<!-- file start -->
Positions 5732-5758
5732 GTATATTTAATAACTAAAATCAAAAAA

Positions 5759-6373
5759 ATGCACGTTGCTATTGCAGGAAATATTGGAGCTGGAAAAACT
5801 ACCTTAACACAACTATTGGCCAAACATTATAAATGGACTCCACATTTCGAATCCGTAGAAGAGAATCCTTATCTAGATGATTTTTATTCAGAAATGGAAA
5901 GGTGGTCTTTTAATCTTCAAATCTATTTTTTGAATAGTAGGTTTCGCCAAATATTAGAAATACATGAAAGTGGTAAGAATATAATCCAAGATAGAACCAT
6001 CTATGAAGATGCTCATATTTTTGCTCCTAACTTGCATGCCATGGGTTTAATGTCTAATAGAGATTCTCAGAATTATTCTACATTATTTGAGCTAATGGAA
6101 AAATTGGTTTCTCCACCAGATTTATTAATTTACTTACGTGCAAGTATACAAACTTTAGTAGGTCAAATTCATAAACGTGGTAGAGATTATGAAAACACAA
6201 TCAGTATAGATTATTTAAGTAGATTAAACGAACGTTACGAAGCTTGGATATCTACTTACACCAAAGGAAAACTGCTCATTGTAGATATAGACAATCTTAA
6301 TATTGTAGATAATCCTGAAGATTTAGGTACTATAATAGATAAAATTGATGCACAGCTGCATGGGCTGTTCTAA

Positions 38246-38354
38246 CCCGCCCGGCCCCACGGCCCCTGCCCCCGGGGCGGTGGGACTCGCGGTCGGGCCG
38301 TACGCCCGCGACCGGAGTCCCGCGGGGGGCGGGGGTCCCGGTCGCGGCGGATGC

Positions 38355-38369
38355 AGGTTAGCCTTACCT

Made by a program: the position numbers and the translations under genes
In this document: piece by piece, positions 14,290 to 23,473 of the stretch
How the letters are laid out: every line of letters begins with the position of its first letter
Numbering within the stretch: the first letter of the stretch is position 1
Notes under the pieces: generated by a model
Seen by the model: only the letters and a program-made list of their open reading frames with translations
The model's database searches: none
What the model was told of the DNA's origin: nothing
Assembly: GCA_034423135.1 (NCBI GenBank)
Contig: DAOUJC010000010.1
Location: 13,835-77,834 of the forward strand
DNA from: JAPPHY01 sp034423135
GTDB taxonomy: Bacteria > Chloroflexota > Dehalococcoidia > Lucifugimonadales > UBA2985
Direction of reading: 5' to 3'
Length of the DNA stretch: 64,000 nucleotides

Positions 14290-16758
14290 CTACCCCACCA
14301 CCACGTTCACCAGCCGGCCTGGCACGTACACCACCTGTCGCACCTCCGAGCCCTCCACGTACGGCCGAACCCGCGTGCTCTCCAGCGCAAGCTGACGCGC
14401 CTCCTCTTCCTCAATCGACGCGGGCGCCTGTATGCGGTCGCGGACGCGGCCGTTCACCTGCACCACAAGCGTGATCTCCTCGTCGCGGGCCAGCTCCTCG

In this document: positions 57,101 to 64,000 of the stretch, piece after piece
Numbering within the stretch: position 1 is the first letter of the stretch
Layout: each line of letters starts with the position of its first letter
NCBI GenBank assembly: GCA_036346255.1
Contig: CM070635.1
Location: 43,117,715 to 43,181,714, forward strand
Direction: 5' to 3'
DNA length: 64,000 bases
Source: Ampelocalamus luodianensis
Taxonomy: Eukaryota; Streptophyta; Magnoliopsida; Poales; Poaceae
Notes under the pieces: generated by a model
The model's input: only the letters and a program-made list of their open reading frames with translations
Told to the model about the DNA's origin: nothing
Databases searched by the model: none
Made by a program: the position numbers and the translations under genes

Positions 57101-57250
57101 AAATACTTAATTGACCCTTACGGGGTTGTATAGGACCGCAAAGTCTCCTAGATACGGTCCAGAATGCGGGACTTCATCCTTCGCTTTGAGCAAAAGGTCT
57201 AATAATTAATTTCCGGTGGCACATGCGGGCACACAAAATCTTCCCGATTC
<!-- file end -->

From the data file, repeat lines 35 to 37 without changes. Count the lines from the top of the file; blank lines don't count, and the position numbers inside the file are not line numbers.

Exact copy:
In this document: positions 57,101 to 64,000 of the stretch, piece after piece
Numbering within the stretch: position 1 is the first letter of the stretch
Layout: each line of letters starts with the position of its first letter